By Joey Bennett
Special to the Tribune-Star
TERRE HAUTE —
Indiana State’s R.J. Mahurin has played basketball for the majority of the calendar year for the majority of his life, so sitting out last winter as a redshirt was predictably not an easy thing to do.
He dealt with it, though, and has continued to work on his game to get ready to make his collegiate debut this winter for the Sycamores.
Now a much more solid 6-foot-9, 215-pounder, Mahurin took full advantage of his break from game competition and is glad it worked out that way.
“Not getting to play last winter was really tough on me at first,” Mahurin said. “However, as the year went along, I began to notice the advantages of being a redshirt.
“I loved being able to just work on my game all year with [other redshirts] Jake [Odum], Lucas [Eitel], and Logan [Eitel] as well as the team during practices. In the league we play in, you have to be strong to be competitive, and I was focused on getting in the weight room and putting some size on. I am very grateful to have had the opportunity to redshirt.”
One of the highlights for Mahurin was a trip with Athletes in Action to play a three-game series in Poland earlier this summer.
Some of the players on the team were from Missouri Valley Conference schools Missouri State and Wichita State, as well as top programs such as Illinois, Colorado, Baylor and Utah State.
“Going overseas was one of the best experiences of my life,” he said. “I met a wonderful group of people that I will remain friends with for a very long time. It was also cool to get to meet some of my future opponents in the Valley.”
Mahurin feels he played well overseas, and was glad to be able to take the court again in a game situation.
“I just went out and tried to contribute any way I could,” he said. “We won every game, and 12 points was the closest game we had. I hated to see the trip come to an end. It was fun.”
ISU Coach Greg Lansing is happy with Mahurin’s work in the past year and is expecting good things from him in the upcoming season.
“Our weight people tell us he has put on 25 pounds, and you can just look at him and tell his body has gotten better,” Lansing said. “He could have helped us last year with his skill level, but he has gotten stronger and worked on the things he had to work on.”
Lansing considers Mahurin as one of the team’s best scorers with his back to the basket, like he played in high school at Rockville, but doesn’t see that being his biggest role.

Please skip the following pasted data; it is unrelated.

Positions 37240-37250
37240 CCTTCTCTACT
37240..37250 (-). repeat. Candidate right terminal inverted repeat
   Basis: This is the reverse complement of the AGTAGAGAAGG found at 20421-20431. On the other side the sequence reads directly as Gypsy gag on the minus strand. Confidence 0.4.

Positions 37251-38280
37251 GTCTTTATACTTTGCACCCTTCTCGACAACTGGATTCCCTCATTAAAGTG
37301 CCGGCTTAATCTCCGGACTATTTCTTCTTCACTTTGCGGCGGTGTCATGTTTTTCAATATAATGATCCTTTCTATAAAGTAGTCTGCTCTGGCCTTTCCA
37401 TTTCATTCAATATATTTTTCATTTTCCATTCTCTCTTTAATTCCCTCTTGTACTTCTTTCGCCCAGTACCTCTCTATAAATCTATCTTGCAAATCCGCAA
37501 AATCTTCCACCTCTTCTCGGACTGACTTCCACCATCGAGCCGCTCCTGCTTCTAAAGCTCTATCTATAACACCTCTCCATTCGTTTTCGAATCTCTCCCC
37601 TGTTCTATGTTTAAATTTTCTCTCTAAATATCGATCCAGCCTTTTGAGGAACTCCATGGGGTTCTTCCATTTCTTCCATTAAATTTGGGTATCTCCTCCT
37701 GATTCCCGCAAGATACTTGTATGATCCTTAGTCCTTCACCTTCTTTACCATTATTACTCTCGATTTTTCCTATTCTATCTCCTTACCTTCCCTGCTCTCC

“He’s so skilled facing the basket, you’re going to see him on the perimeter a lot,” Lansing said. “He is now much more mature and ready for the pounding of the Missouri Valley Conference.
“There’s some misconception that he can’t score around the basket for us since he played at a smaller high school,” Lansing added. “But he can. He’s a very hard working kid, a talented kid, and he’s a good player for us. We are really happy with where he is.”
• • •
• Akers on display — The city of Las Vegas has adopted a well-known slogan that “what happens in Vegas, stays in Vegas.”
Northview grad Austin Akers hopes that slogan doesn’t always hold true, and that word of his performance at the Top 100 JUCO Showcase last month spreads to Division I college coaches everywhere.
Coming off a stellar freshman year in which he averaged 14 points and 3.7 assists per game and was first-team all-Great Rivers Athletic Conference and first-team all-Region 24, Akers was invited to the camp as one of the top 100 junior college players nationwide.
The Olney Central college sophomore enjoyed his time in Vegas, and hopes it turns into a big-time scholarship for his final two years of college.
“I played pretty well, but you split time evenly so it's hard to get a rhythm going,” Akers said. “Overall it was a great experience with coaches from every D-I college conference there.”
OCC finished 16-15 last year, 5-11 in the GRAC (seventh place), and returns several top performers along with the addition of some familiar Wabash Valley opponents.
“This upcoming season should be a great one,” Akers said. “We have a lot of key players coming back and the addition of some more local talent [North’s Thomas Anderson and South’s John Michael Jarvis]. I have to thank [Terre Haute North assistant coach] Michael Mender for prepping me all summer for this upcoming season.”
OCC Coach Mike Burris was pleased with Akers’ play last year, and is glad to have him back for one more season.
“He had a very good freshman season for us,” Burris said. “He handled the ball well and made the right decisions with it. We think he could be one of the best points in our league this year.
“We expect him to be a floor general and be able to provide some scoring for us, and we also need to him to take on a vocal leadership role,” Burris added. “We need him to compete hard and instill a refuse to lose attitude within our team. He has gotten stronger and more explosive since the end of last season.”
Joey Bennett is a former Tribune-Star sports reporter and copy editor who now teaches at Northview High School in Brazil. He can be reached at email@example.com.